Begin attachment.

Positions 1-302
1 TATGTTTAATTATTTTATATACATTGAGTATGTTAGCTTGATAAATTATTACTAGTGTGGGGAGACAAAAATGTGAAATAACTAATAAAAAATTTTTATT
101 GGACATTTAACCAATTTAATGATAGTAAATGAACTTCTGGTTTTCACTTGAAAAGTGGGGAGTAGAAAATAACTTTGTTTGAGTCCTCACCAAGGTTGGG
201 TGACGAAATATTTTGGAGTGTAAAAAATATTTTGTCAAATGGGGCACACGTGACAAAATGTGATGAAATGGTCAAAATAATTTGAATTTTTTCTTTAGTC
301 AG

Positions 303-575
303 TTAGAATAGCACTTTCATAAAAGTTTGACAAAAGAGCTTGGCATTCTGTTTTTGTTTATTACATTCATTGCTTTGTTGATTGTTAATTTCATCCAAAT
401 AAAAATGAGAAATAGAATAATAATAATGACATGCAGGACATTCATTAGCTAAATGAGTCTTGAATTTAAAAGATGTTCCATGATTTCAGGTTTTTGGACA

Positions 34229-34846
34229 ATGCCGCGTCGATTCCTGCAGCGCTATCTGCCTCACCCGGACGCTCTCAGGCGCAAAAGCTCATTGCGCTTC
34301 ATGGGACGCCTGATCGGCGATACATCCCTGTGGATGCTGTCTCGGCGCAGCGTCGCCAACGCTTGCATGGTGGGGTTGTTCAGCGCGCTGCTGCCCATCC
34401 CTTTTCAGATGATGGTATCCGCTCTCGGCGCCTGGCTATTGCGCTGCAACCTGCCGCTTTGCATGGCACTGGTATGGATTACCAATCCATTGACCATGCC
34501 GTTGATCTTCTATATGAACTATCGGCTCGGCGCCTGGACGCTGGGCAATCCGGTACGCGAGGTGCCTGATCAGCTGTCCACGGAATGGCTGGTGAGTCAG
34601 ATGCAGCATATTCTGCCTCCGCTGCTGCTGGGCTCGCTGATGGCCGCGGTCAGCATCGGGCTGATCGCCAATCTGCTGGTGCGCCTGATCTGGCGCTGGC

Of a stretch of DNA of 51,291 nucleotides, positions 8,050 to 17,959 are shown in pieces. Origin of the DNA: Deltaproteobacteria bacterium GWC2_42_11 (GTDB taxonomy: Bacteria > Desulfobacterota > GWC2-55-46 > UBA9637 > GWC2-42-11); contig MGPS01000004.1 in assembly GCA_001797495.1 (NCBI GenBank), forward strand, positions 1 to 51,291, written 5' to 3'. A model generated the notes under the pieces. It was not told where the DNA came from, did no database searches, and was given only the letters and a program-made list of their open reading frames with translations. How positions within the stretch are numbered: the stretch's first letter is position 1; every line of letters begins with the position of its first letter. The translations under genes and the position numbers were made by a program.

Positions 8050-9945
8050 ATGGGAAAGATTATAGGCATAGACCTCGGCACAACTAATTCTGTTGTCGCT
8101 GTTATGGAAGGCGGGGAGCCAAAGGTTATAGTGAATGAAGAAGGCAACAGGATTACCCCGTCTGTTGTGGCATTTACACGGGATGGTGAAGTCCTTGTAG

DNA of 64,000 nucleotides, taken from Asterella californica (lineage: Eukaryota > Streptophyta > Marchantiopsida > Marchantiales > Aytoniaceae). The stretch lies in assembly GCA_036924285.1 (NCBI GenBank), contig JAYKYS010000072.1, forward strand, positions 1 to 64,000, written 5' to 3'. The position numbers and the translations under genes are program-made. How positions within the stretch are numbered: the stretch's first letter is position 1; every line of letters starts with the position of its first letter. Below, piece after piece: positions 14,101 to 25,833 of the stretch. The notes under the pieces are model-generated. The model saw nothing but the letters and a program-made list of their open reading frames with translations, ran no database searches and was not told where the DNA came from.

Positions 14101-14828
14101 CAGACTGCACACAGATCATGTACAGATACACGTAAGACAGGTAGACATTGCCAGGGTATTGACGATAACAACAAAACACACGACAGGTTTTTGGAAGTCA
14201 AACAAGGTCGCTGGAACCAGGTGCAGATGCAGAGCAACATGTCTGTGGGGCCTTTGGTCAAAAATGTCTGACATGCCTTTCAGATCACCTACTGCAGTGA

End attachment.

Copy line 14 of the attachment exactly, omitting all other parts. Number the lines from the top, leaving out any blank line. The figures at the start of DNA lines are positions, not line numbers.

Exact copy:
34601 ATGCAGCATATTCTGCCTCCGCTGCTGCTGGGCTCGCTGATGGCCGCGGTCAGCATCGGGCTGATCGCCAATCTGCTGGTGCGCCTGATCTGGCGCTGGC